Wednesday, September 14, 2011

Where Were You (When the World Stopped Turning)?

I hadn't planned to write a 9/11 blog. So many bloggers I follow were writing them, and I had already commented on theirs as to where I'd been on that day. But after listening to Alan Jackson's beautiful ballad, Where Were You (When the World Stopped Turning)? I thought about where I'd been that day, how I'd felt, and here I am.

As bad as my memory has been of late, my memories of that day are quite clear. Collin was working at a cafeteria--he'd finally been moved to the day shift. He'd just left for work. I was getting dressed to go to the library. The Today show was on TV. It was interrupted for a news bulletin. I was in the bedroom, but I could hear Katie Couric saying, "A plane has hit the north tower of the World Trade Center." 

I came out of the bedroom. Looking at the screen, the black smoke billowing from the tower, made me think of a night fifteen years earlier. I was in New York for the first time, celebrating the sale of my first novel with my agent, Maria Carvainis, and her assistant, Elizabeth Spencer, at Windows on the World. We'd gone there because the WTC played a large role in Alexander's Empire (which would later be retitled Dance of the Gods). That night, the fog was so thick that on the 104th floor it looked as if thick pea-green shades had been pulled down. I was disappointed. I'd been waiting to see the view of the city from there.

"We all worry when it's this foggy," our waiter confessed. "We've had more than one close call with planes." Not surprising, since there were three major airports in the area (JFK, LaGuardia and Newark).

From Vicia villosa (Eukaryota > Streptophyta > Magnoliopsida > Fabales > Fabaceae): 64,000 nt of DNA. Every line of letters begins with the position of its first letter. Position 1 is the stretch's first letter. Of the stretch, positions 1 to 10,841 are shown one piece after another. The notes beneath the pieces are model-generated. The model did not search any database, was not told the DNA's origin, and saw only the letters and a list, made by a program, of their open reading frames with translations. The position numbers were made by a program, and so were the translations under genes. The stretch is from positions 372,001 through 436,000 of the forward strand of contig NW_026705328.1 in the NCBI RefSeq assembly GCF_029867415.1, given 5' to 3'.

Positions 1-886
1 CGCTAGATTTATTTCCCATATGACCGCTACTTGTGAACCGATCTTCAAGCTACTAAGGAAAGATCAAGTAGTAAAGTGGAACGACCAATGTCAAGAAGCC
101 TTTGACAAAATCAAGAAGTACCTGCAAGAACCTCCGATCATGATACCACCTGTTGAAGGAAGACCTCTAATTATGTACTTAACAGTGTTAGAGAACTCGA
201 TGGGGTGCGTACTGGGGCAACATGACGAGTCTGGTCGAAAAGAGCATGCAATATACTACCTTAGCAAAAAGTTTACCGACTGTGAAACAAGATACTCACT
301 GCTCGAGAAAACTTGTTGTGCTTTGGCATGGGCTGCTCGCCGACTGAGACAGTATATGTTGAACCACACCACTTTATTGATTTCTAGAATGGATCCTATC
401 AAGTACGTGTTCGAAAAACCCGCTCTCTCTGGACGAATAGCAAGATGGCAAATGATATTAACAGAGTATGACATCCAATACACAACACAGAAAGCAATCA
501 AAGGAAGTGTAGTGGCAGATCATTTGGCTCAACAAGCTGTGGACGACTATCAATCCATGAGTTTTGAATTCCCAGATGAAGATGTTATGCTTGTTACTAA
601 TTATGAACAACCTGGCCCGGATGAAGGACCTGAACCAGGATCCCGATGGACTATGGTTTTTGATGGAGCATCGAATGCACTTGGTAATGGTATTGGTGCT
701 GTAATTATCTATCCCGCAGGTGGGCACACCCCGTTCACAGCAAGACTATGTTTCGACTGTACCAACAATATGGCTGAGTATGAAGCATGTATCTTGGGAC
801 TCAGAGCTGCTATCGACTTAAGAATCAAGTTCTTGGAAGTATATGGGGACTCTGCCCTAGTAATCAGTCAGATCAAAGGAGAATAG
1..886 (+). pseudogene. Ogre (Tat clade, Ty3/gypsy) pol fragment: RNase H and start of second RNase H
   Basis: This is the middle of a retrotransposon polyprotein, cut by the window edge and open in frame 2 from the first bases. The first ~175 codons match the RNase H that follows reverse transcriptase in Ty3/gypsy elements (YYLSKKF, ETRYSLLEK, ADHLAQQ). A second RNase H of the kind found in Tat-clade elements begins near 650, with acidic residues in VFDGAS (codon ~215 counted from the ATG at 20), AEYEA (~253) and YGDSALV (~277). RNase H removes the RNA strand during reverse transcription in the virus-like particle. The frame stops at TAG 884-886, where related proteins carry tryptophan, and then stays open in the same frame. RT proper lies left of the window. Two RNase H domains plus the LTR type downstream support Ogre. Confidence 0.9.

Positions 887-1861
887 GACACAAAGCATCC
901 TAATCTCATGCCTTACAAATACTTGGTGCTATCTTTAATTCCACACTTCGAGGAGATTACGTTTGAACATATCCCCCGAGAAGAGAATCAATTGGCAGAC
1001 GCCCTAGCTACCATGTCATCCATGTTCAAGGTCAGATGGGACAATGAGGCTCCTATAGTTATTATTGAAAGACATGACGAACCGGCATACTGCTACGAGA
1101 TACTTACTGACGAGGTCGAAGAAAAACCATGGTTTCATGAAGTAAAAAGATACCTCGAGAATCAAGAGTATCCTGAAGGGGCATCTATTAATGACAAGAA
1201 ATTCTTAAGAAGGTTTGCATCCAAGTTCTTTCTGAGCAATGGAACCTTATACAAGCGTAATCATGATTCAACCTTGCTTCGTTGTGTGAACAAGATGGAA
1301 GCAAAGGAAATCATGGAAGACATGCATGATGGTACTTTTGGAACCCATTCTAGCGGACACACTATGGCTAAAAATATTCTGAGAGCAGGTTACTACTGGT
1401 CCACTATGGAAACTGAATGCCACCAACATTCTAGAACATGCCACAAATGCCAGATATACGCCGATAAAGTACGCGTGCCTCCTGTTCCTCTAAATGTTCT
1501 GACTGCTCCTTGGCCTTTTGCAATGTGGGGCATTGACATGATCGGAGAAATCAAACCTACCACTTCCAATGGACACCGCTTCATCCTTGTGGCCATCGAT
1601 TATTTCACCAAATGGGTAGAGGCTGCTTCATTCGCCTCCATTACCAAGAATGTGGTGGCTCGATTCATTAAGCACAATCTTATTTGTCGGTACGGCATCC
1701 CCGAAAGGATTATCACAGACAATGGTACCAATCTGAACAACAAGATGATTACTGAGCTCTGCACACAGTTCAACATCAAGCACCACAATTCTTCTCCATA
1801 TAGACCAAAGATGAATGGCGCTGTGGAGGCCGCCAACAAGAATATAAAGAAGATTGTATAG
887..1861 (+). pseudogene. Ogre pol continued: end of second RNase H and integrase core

I said, only half-joking, that it must be a tempting target for terrorists.

Flash forward to that sunny Tuesday morning in September 2001. With the media focused on the north tower, the second passenger plane slammed into the south tower, putting an end to any notion that the first could possibly have been an accident. We were under attack.

Don't ask me why, but I didn't feel the panic most people seemed to feel. Maybe because in St. Louis, I was so far inland that I didn't believe such an attack could ever happen in my hometown.  I recalled what my dad had always said: "No war will ever be fought on US soil." He firmly believed that after being caught with our defenses down at Pearl Harbor, our military would never let it happen again.

I did feel a need to talk to Collin, to let him know what was happening. In 2001, we didn't have cellphones yet. I couldn't call him until he got to work, so I decided to go on to the library and call him from there. I took both my Walkman radio and my pocket TV with me so I could keep up with the news. By the time I got there and was able to call Collin, the Pentagon had also been hit and the fourth plane, at that point unconfirmed as being under terrorist control, had crashed in Pennsylvania.